GHB and GBL are two drugs which aren’t frequently talked about. But these two drugs are highly addictive and have severe withdrawal symptoms. If you or someone you know might be addicted to GHB or GHL, read on for information, help, side effects and more.
GHB Addiction and GBL Addiction
First of all, what are GHB and GBL? Well, if it tells you anything, GBL is frequently referred to as “coma in a bottle.” GHB’s effects are similar, and they’re both very inexpensive and very effective date rape drugs.
GHB, gamma-hydroxybutyrate, is a colorless, odorless liquid sometimes called liquid ecstasy or “easy lay.” The drug slows down the central nervous system, making the user totally unaware of his or her surroundings.
GBL, gamma-butyrolactone, is also a colorless and odorless liquid. It’s very similar to GHB; in fact, GBL is converted to GHB shortly after it enters the body.
Is GHB Addictive?
On the street, you may hear that GHB isn’t addictive. That it’s a club drug, or a party drug. Of course, you may also hear that it’s a date rape drug.
However, GHB is a Schedule 1 drug, which means it has no medical use and people who use the drug display drug seeking behaviors.
Is GBL Addictive?
Like GHB, GBL is an addictive drug. If you talk to someone who’s used it, he may tell you he was careful. But it’s actually quite easy to become addicted to GBL, just as it is GHB.
GHB / GBL Side Effects
The side effects of GBL and GHB are similar to one another. Obviously, there’s some perceived benefit to the drug, or else users wouldn’t take it. But overall the experience is more likely to make you completely unaware of your surroundings than to give you a sense of euphoria.
Before you consider taking GHB or GBL, consider this: the dose you need to get high and the dose that will cause you to overdose is almost exactly the same. There is no safe amount of GHB or GBL that you can take. The risks and potential side effects of the drug far outweigh any high you’ll feel when you take the drugs.
What Does GHB Feel Like?
At first, when you take GHB or GBL, you’ll feel:
- A sense of calm, even euphoria that lasts just a few minutes
- A feeling of increased sociability and a desire to connect with others.
Quickly after, however, you’ll experience the following:
- Nausea and vomiting
- Decreased blood pressure
- Decreased heart rate
Doesn’t sound too pleasant anymore. When you first take GHB or GBL, you’ll feel good. You’ll be social, calm and comfortable in your own skin. But the high doesn’t last long, and the effects of the drug are very dangerous, even fatal.
Is GHB / GBL Dangerous?
GHB and GBL are dangerous, and for many reasons. First of all, it’s already been noted that both drugs will render you unconscious. They’re odorless and colorless and can easily be slipped into someone’s drink.
As if that in and of itself weren’t dangerous enough, the side effects of GHB and GBL include a reduction in your blood pressure and your heart rate. It is possible to slow your heart rate so much that your heart simply stops.
Combined with alcohol, GHB and GBL are extremely dangerous. Alcohol itself is a very powerful drug and when combined with GHB or GBL the effects can be amplified. Nausea and vomiting will increase, causing dehydration. Inhibitions will lower, causing you to do reckless things.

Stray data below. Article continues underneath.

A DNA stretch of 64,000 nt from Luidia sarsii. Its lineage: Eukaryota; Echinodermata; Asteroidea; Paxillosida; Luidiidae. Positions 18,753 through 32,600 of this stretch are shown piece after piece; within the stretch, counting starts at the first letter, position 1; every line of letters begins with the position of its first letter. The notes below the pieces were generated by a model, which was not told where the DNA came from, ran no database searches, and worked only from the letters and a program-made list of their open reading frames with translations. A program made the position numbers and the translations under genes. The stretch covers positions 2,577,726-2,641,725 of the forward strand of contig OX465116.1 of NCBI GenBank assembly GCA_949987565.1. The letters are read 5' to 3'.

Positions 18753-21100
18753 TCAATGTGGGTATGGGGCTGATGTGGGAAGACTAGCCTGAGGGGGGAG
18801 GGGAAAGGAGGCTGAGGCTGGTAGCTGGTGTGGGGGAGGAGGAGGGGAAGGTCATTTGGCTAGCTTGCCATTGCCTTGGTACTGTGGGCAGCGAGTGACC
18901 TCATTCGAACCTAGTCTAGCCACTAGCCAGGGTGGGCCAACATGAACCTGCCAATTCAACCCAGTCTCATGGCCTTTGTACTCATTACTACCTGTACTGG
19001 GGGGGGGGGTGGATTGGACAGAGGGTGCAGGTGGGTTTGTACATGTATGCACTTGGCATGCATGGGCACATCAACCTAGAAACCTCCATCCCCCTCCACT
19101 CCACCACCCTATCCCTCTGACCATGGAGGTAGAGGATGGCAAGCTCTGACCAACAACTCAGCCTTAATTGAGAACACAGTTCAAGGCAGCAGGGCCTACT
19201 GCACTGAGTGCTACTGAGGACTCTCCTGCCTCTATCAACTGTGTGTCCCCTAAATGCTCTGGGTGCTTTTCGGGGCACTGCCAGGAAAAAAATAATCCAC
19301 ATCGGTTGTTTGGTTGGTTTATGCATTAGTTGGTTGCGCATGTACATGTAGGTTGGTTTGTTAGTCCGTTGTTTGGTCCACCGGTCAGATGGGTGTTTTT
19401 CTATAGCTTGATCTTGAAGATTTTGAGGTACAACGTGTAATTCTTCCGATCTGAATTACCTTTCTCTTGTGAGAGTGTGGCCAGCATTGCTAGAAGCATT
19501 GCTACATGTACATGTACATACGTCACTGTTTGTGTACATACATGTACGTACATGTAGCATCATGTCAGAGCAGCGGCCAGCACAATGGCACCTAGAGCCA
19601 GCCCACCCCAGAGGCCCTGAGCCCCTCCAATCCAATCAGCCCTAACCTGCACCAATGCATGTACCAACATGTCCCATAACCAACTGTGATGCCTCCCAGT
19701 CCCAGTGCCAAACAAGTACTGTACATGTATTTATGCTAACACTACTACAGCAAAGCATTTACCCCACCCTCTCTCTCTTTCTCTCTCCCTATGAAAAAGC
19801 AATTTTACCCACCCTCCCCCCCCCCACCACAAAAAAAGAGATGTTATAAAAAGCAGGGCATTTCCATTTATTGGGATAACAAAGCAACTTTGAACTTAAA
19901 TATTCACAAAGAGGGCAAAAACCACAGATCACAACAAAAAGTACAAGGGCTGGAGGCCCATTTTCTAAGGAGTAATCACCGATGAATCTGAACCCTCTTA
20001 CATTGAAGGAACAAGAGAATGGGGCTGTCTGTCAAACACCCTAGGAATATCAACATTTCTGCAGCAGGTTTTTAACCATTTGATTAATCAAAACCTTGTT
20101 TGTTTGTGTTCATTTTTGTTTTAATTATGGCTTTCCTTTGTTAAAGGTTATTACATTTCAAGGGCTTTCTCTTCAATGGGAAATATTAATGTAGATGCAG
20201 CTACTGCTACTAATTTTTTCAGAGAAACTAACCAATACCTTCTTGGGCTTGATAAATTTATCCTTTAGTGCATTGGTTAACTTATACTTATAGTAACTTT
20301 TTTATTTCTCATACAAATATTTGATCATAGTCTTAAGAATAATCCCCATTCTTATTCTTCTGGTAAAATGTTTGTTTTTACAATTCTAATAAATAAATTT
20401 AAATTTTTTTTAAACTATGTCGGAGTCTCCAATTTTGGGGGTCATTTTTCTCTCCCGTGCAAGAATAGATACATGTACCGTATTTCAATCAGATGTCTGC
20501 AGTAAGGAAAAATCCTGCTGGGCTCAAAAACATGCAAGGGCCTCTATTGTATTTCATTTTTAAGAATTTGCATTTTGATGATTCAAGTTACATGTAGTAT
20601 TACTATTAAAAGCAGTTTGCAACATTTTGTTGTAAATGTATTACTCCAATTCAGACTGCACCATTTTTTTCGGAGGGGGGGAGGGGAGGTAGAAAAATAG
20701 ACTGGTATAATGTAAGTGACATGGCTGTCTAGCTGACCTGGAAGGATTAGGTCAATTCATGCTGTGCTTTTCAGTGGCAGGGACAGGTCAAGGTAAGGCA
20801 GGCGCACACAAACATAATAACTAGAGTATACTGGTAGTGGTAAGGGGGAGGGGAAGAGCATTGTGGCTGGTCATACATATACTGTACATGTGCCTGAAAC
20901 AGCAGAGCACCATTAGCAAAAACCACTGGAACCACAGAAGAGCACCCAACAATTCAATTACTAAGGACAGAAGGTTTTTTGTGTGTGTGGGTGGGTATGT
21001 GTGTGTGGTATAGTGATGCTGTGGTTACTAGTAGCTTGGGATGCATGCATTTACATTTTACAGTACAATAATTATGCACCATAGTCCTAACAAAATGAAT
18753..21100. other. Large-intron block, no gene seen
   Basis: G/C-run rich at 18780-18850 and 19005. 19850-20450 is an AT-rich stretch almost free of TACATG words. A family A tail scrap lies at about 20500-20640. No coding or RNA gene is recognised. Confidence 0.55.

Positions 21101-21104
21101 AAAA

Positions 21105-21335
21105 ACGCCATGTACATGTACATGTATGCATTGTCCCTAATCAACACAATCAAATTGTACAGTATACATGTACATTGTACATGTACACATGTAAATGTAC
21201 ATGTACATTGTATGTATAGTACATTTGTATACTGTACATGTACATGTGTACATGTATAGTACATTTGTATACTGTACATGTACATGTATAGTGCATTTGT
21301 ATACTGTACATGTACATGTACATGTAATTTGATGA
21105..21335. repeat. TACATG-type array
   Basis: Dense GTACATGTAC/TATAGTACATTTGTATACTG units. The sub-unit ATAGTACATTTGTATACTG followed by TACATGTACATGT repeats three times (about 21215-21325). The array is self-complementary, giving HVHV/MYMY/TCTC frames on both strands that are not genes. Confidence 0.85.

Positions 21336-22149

In addition, you’ll lose motor control. You could, quite simply, hurt yourself. Finally, when combined with alcohol, you’re even more likely to stop your own respiration or heart.
Risks of GHB and GBL
If you’re addicted to GHB or GBL, that’s dangerous on its own. However, withdrawal from GHB and GBL should not be attempted without the supervision of a physician.
As you withdraw from GHB and GBL, you’ll initially feel classic withdrawal symptoms. You’ll be tired but unable to sleep, and you’ll most likely be shaky. You’re going to vomit, and you’ll feel delirious, confused, anxious and possibly paranoid. You’ll sweat profusely.
As withdrawal continues, your symptoms will worsen, and that’s why it’s important to seek a doctor’s help. Over the next week or so, you’ll feel increasingly anxious and restless, and possibly suicidal. You’ll hallucinate and experience severe delirium at intermittent intervals. You may suffer from seizures, which can be fatal if not supervised.
So, while GHB and GBL are dangerous drugs, withdrawal from the chemicals isn’t without its risks. If you feel that you may be addicted to GHB or GBL, please seek the advice and guidance of a doctor or rehab program.
GHB and GBL Addiction
People who have used GHB and GBL have done so for quite a few reasons. One of our readers said he had been depressed for quite some time, and taking GHB lifted his spirits in a way that no other drug did. When the mood lift faded and the depression set in again, he dosed again.
This continued in an ongoing cycle until he knew he was addicted. Unfortunately, as is so often the case, he couldn’t stop. The addiction worsened, the problems and side effects intensified and it culminated with his doctor suggesting that he check into a rehabilitation clinic.
People who have suffered GHB and GBL addiction have said that when you quit using the drug, you’ll feel different. Not at all yourself. You’ll feel anxious and depressed, but most have stressed the importance of not falling back into the cycle of GHB and GBL dosing.
Like any other drug, you can recover from GHB and GBL addiction. It’s hard to do, and most who have done it say it’s the scariest experience they’ve ever had. But it’s possible.
If you or someone you know is addicted to GHB or GBL, there are resources available. Check with your doctor or your local community clinic to be matched with the resource that’s right for your situation.